On the barest pantry shelf, where preserves crowd before summer jams heavy on us. At the core of the question Mother asks each July: Little girl, when did it get so bad?
I used to pick the trash up out of the ditch on Patterson road in Smiths Grove. It was there I saw him spit out his window, bent can at my feet. As soon as I cleaned up one thing there was a new paper bag, a new bottle.
What they remember is your drowning not your Olympic swimming not those dives those ecstatic surfacings not how you caught what flashed beneath the billows not how you wrote on the waves.
When I think of that beach when I think of where the planes landed when I was a Barra boy when I think of the generation before the planes when I ran, a little girl with braids flying down the strand from my Ma to my Da
Brother, do you remember? All those years ago? How sticky pinecones crunched and crackled when we stole into the silent woods, the moon above like a coin of butter melting into the frosty misty midnight air,
—Maude Masteller Sockman Brown, 1935 Narrow, curved back stairway to the children’s bedrooms Wood darkened by generations of bare feet and sly kittens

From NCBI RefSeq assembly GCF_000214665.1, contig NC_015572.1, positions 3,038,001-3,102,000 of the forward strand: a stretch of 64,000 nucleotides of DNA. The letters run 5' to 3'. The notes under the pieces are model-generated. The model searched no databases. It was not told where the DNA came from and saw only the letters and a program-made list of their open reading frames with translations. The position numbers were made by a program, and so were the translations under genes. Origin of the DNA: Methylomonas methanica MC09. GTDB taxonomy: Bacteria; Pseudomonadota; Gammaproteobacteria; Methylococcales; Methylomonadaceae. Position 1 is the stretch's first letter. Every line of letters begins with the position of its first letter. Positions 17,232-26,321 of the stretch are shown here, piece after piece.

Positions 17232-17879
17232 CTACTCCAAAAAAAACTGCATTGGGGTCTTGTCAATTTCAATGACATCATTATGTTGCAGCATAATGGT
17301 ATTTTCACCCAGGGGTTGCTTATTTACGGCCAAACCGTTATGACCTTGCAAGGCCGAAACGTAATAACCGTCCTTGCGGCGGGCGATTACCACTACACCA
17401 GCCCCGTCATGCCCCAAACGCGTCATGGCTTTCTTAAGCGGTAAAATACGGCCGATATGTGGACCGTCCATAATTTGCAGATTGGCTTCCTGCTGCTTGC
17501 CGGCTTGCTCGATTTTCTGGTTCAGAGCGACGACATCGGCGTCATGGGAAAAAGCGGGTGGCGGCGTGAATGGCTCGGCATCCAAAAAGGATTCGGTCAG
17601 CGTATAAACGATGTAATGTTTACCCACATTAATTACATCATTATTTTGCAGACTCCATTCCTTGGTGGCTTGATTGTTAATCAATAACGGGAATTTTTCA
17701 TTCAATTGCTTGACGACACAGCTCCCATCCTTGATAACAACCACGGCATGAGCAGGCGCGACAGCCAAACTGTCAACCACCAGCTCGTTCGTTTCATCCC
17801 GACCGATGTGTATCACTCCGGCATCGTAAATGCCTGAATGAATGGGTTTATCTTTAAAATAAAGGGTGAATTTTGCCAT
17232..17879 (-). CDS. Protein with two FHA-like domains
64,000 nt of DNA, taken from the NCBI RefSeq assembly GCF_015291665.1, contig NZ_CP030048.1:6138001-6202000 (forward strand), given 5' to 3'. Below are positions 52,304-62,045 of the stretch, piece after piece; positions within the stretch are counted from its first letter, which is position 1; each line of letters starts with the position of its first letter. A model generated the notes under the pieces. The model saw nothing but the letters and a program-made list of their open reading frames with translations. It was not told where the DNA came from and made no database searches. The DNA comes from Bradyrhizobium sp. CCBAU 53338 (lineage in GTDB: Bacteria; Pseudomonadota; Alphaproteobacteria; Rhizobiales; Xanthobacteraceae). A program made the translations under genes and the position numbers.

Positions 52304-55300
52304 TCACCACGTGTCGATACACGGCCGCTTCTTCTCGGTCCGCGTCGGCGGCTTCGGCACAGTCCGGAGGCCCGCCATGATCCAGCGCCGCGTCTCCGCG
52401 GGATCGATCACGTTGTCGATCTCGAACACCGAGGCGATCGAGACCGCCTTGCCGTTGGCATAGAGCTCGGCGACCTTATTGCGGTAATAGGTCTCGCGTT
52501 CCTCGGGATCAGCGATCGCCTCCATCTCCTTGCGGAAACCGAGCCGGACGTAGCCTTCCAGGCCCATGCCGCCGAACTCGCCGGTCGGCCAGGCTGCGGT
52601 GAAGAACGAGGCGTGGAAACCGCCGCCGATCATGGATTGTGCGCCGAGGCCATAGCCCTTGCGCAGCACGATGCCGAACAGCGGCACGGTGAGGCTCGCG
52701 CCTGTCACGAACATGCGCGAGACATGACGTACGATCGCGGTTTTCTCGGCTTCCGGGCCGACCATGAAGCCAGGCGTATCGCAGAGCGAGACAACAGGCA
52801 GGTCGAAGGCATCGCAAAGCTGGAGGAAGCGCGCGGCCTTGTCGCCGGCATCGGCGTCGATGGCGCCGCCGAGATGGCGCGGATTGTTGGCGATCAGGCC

Roy always welcomes when I arrive (again) bathed in Saturday manure, mud and sweat, knowing already each inch of a cabin filled with the essential—the wood stove, the spring pump, the bookcase proud with well-used ancient texts/ the covered porch where he rests to watch the world approach.
Out the window, hoarfrost beards the mountain; inside, Buck stove flames ripple, dog snores, brandy flares in throat. Snug in twin armchairs, we dwell in two worlds: your Vikings pillage, slaughter; my plucky English detective scours the village, building her case.
At midnight we seek the lake with no lights in a canoe. . .
Tobacco dry, money and a carnival on the way again, the moon begins her due-west march down the aisle, donning thin clouds as a veil.